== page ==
In these endeavors to raise a barbarous people to civilization, and to place their country among Christian states, the American missionaries were constantly opposed and thwarted by their own fellow-citizens and the subjects of other nations, who resorted to the islands for the purposes of trade, or of refreshment, after long and dangerous voyages. The precepts of a religion enjoining selfdenial in all things could not find favor among such persons; to whom its apostles became objects of hatred, as the destroyers of all their pleasures. Bickerings took place between the two parties: the missionaries were assaulted with sticks, and stones, and knives, all which they fearlessly confronted, rather than yield a foot of the ground already occupied ; and the young king was daily subjected to complaints from sea captains and consuls on the one side, and to remonstrances from his spiritual advisers on the other. That the latter carried their restrictions too far, considering the circumstances, there is reason to believe ; for, though no defence can be made for the practices which they reprobated, yet many of them can never be prevented by means compatible with the enjoyment of civil liberty; and it may be neither prudenti nor just to set a mark on all who are guilty of them.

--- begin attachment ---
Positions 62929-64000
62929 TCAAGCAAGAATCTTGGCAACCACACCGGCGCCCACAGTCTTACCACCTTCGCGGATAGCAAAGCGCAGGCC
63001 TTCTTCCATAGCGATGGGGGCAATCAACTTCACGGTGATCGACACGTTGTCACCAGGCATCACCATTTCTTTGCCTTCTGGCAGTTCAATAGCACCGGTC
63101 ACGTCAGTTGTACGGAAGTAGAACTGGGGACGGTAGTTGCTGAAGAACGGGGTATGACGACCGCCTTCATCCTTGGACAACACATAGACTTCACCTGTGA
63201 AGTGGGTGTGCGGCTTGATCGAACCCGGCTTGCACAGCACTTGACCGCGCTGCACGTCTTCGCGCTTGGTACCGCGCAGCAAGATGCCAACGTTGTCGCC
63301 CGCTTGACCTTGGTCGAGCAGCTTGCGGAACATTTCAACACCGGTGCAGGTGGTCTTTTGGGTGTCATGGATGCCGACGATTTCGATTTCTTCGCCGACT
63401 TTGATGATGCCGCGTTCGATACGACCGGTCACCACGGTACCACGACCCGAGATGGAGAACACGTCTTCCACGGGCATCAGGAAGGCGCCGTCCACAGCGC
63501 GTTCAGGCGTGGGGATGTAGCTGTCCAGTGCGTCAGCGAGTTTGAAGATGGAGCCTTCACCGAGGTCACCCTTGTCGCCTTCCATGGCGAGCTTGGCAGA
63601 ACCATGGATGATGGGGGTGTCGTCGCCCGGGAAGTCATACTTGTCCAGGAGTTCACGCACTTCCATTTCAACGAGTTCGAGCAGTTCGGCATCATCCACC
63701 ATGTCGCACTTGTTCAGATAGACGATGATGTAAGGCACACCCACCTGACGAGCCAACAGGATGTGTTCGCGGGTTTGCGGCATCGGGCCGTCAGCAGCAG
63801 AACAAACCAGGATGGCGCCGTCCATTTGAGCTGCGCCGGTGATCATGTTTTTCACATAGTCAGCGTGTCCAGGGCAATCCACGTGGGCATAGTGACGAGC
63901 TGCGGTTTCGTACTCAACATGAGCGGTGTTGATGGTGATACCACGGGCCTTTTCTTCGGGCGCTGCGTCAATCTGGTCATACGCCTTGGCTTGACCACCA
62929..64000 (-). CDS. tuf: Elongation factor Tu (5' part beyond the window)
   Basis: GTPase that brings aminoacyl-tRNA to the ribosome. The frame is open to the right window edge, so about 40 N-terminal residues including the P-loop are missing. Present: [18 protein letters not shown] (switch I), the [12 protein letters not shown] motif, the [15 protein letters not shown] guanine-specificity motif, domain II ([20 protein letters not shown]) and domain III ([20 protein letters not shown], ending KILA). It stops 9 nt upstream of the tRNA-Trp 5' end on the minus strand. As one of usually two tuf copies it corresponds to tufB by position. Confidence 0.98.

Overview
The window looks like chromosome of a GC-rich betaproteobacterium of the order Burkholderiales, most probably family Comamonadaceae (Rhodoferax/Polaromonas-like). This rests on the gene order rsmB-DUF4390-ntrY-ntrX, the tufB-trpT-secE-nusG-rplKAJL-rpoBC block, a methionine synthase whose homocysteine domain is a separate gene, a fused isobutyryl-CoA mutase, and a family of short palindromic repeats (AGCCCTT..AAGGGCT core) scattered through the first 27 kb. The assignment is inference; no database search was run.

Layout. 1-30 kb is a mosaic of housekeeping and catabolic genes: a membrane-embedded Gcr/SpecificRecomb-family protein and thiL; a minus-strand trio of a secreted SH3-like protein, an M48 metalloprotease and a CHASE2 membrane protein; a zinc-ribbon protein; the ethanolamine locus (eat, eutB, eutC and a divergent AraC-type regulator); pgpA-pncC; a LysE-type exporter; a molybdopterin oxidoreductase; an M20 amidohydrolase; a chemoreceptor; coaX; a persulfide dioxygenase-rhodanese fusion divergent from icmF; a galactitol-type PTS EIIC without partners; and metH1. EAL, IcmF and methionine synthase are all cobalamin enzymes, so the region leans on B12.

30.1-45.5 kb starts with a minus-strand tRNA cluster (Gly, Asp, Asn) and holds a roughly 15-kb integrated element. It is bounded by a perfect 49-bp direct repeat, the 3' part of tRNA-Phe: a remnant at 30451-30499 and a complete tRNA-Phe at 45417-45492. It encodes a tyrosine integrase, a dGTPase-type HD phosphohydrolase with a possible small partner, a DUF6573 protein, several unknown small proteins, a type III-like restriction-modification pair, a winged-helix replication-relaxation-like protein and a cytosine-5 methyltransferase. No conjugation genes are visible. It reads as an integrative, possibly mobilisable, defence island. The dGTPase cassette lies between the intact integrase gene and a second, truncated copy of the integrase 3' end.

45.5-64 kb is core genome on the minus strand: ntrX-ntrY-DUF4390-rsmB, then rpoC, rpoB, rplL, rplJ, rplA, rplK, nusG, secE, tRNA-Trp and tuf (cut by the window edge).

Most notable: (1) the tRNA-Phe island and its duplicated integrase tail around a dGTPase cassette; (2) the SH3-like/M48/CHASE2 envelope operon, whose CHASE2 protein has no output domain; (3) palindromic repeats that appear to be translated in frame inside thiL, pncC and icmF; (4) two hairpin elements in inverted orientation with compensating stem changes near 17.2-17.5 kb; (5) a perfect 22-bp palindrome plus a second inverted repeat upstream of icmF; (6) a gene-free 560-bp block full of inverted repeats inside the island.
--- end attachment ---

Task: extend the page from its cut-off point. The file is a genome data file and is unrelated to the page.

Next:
-The American missionaries had to encounter greater difficulties from a different source. Other laborers entered the vineyard. In 1827, two Roman Catholic priests, Messrs. Short, an Irishman, and Bachelot, a Frenchman, arrived in the islands, and engaged in the conversion of the natives to their form of Christianity. They were, of course, regarded with unfriendly eyes by the Protestants, and particularly by the pious regent Kaahumanu, to whose faction they were opposed; and, through her influence, they were at length, in 1831, expelled from the islands, on the grounds that they were idolaters, and worshipped the bones of dead men. A




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chapel and school were, nevertheless, soon after opened at Honolulu, by another Catholic priest, named Walsh; and, in 1838, Kaahumanu being dead, Messrs. Bachelot and Short ventured to return to the islands, from California, where they had passed the greater part of the time, since their expulsion. They were again ordered by the government to take their departure ; and, on their refusal, were forcibly put on board the vessel which brought them, and thus sent away, notwithstanding the protests made by the consuls of the United States and Great Britain, on the part of the owners of the vessel, and by the commanders of a British and a French ship of war, which arrived at the time in the islands. That the Protestant missionaries were the instigators of this proceeding, has been asserted, though it is denied by their friends; that they might, if they chose, have prevented it, there can, however, be as little doubt, as that they should have done so, if it were in

their power.